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though with a $180 million budget. Or like “Transformers,” though with irony, wit, subtlety, and a twisted sense of the absurd. I don’t think Michael Bay would have, say, the poetic eye to show a tiny girl in blue cowering in the ruins of Tokyo as seen from the point of view of a robot as tall as a skyscraper. Spielberg maybe, though the girl in red in “Schindler’s List” loses points for self-conscious artiness and manipulation.

Be that as it may, how does “Pacific Rim” measure up to the summer’s other blockbusting blockbusters? Here are some comparisons,

In “Man of Steel,” the bad guys are, literally, supermen, the ubermenschen posited by Nietzsche and embraced by the Nazis and just about every other morbidly adolescent, narcissistic power freak up to and including neocons besotted by Ayn Rand. Decked in cool, black, latter-day SS regalia,

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these refugees from Krypton unleash a 90 minute smash-athon as they prepare to terra-form our world to their liking  before  wiping out the indigenous inhabitants. Only another super being, Clark Kent /Kal-el /Superman, from the same alien race, can save us. Mere untermenschen, we puny humans can only cower and wait for the outcome of the titanic struggle.

Body count? Though no actual deaths are depicted, you’ve got to think that wiping out both Metropolis and Smallville is going to leave a mark.

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On the bright side, though, Kal-El (or whatever he goes by) does rescue Lois Lane from a nasty fall.

A  fascist elite also causes trouble in Roland Emmerich’s “White House Down,”  though in this case they’re coming from the inside, not from outer space. A conspiracy of traitors, abetted by nutters, nihilists, and neo-Nazis, more or less turn the powers of the executive branch against itself. Coming to the rescue is the forgotten man of our day, the middle class schlump, who also, fortunately, happens to have elite skills from his time served in the Special Forces. And then there is the ultimate weapon, a brave little girl waving an American flag on the White House lawn as rockets glare redly and bombs burst in air and the harried President wields an RPG from the back of an armored limo.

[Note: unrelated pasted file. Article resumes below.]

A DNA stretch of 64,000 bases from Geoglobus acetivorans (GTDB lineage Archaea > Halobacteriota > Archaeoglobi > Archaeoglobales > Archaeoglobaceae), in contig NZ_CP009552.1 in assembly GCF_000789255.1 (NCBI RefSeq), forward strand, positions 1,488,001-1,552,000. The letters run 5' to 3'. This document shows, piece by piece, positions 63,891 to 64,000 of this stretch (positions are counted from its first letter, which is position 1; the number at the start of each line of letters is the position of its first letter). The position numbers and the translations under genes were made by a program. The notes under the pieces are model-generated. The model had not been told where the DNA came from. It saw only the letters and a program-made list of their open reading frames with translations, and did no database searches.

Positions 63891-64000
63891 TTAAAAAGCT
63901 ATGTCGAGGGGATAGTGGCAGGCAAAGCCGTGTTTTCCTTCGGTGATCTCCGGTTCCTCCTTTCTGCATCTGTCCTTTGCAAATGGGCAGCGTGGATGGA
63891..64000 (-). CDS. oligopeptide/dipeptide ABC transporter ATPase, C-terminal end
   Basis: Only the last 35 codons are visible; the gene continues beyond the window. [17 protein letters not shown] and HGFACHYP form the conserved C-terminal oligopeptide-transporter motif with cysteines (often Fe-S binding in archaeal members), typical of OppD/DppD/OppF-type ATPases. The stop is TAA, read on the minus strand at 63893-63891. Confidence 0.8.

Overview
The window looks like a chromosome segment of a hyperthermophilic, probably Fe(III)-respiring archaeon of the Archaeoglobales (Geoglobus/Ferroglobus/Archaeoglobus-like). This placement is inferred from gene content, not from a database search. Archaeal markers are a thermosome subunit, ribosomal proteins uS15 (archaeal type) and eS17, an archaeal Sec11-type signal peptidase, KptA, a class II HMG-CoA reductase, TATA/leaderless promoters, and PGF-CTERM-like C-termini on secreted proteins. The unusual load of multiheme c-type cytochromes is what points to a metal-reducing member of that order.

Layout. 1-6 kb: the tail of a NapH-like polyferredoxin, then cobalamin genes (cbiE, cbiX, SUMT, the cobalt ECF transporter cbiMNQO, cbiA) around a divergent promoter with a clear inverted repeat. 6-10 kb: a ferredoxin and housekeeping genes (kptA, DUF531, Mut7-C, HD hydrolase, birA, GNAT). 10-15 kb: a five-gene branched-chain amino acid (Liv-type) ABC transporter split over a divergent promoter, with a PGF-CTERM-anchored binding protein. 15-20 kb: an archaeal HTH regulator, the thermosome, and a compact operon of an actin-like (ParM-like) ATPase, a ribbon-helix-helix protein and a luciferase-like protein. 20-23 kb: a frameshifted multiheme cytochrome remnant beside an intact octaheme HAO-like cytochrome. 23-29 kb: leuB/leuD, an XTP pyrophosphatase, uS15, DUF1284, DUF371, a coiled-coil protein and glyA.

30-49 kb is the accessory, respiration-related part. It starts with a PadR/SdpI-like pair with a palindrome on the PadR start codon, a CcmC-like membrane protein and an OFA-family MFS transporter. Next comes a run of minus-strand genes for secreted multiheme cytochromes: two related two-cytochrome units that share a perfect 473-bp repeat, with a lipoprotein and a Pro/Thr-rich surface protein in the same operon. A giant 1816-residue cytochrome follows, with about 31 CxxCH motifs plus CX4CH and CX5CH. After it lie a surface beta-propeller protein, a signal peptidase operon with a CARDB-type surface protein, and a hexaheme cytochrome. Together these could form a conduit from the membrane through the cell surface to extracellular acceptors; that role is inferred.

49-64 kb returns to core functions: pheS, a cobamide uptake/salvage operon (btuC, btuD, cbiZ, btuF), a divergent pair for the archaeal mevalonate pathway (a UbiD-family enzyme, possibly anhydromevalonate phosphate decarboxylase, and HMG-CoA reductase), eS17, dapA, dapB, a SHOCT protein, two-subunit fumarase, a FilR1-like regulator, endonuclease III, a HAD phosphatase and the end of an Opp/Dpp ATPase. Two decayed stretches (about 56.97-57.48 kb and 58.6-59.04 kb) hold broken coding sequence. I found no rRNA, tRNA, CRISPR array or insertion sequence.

Casualties and damage assessment: the Capitol bites the dust in spectacular fashion, and the White House is not looking good either. Plus the Secret Service is pretty much wiped out, as well as a few Seal teams and other military assets. The collateral damage among gawkers and hapless civilians is not so bad – again, we don’t see any actual carnage, but the bomb in the Capitol atrium alone must have taken out a few busloads of tourists.

In “World War Z,” (check out Henry’s shrewd assessment here) the situation is somewhat reversed. Here, the elite are the good guys, their skills and intelligence the last hope of the human race, and the hoi polloi, the horde of lumpen consumers as represented by the rabid zombies, are the problem. Complicating matters is the fact that you can change from endangered smart guy to mindless, angry consumer with a single bite, the equivalent in real life of an extended exposure to Fox News. Death toll? Billions, I’d guess,

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with piles and piles of corpses, either ambulatory or burnt to a crisp. But do zombies really count as dead people when you kill them the second time?

Finally, we arrive at “Pacific Rim,” which combines many of the above elements but with the added madness of Del Toro’s chimerical brilliance and fallen Catholic world view. The Kaiju,

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the giant beasts from another dimension that are laying waste to the planet, are an homage not just to Godzilla and the old guy-in-a-rubber-suit goliaths of Toho Studio, but also draw on primordial behemoths like H.P. Lovecraft’s Cthulhu  (Del Toro agreed to direct this film only after his hope of adapting Lovecraft’s “In the Mountains of Madness” faded), as well as the ancient world-destroyers of pagan myths and the Bible, especially the book of Revelations.